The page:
The new IPCC report on limiting global warming to +1.5°C has highlighted that all countries need to step up efforts to honour the goals of the Paris Agreement on climate change. Europe is not exempt from this conclusion. Current EU objectives aim to reduce emissions by 40% by 2030 and 80% by 2050 compared to 1990 levels. However, this is not enough. The Paris Agreement calls for a balance between GHG emissions and sinks by the second half of the century to ensure staying well below 2°C (“GHG neutrality”).

Meanwhile, the IPCC concludes that striving for 1.5°C globally implies net zero CO2 emissions globally by around 2050, as well as deep reductions of all other greenhouse gases. Any reasonable translation of these benchmarks to Europe suggests that much more ambition is needed than what is expressed in current targets1 . Hence the current calls for the EU to aim for net zero GHG emissions by 2050, if not sooner.

The mid-century strategy: an essential step towards making EU climate action Paris-compatible

In this context, the EU’s European Commission is preparing a new mid-century greenhouse gas emissions reduction strategy (“MCS”), as encouraged by Art. 4.19 of the Paris Agreement. The first elements, some of which have already leaked, are due to be finalised and published in late November, ahead of the next climate summit in Katowice (Poland).

The goal of the document is to help clarify two things. First, how the EU should translate the ambition of the Paris Agreement into its own long-term goals for reducing emissions (as current targets were set before the Paris Agreement). Secondly, what the feasible pathways are to implementing those long-term goals, both from a techno-economic perspective, but also accounting for other real world issues, like social acceptability, finance, etc.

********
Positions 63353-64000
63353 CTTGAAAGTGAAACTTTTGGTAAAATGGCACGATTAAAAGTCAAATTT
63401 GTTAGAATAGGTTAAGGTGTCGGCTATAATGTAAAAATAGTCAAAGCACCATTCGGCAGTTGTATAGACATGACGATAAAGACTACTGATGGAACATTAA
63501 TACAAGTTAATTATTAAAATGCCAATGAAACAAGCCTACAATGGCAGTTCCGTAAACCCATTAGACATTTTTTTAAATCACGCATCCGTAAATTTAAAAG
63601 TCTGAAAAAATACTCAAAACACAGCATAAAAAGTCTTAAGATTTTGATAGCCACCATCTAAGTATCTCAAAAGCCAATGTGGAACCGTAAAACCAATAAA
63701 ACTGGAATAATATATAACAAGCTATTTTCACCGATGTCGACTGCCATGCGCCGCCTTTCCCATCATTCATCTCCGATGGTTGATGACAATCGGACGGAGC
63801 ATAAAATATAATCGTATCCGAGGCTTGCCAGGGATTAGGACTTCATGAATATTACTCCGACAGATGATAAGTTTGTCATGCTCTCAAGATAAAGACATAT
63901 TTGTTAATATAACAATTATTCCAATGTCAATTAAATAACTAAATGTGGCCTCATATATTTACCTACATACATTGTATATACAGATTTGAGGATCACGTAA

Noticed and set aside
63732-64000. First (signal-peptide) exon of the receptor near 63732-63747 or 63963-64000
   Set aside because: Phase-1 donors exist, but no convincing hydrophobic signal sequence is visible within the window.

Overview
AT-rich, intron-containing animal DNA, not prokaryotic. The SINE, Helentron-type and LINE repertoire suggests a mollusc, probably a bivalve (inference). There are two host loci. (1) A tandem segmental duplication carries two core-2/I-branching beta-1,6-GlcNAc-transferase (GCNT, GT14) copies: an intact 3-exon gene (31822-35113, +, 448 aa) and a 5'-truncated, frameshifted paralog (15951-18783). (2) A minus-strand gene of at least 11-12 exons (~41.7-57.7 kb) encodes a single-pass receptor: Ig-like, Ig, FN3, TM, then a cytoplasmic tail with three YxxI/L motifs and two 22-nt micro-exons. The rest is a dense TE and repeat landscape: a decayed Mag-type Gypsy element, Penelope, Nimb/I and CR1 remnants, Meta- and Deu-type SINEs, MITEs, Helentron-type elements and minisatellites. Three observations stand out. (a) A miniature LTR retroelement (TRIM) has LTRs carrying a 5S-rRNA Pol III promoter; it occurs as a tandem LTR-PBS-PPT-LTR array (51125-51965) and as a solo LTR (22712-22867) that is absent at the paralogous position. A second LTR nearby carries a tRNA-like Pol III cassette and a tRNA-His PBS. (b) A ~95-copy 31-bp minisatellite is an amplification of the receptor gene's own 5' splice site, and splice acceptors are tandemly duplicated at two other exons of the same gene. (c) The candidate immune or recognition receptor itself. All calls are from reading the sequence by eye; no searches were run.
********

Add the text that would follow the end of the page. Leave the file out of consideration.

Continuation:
While it will not be legally binding on Member States, both the content and the process of the MCS have major political importance. For instance, it is crucial that the EU is seen to honour the full ambition of the Paris Agreement to remain a climate leader among developed countries, particularly in the context of the US’ disengagement. That means exploring scenarios consistent with Europe’s fair share of striving for 1.5°C and this implies aiming for something like reaching net zero GHG emissions by 2050.

The vision of a GHG-neutral European economy that the MCS sets out will also be crucial to framing a concrete discussion on how to increase EU ambition in the short term. The Paris Agreement calls on parties to revise their ambition in their current “nationally determined contributions”, or NDCs, every five years. Thus, there is an ongoing discussion in Brussels with Member states about the need for the EU to thus revise its ambition already in 2020 and potentially again by 2025. The MCS is essential for this discussion, as it can help to highlight what sectoral, technological and behavioural transformations need to be additionally pursued or enhanced in order to put the EU on track towards GHG neutrality by 2050.

While it should not be an unproductive debate about “burden sharing”, the MCS should also help to inform a debate in the EU’s Member States about what the ambition of Paris and the EU’s collective strategy might imply for their own national strategies.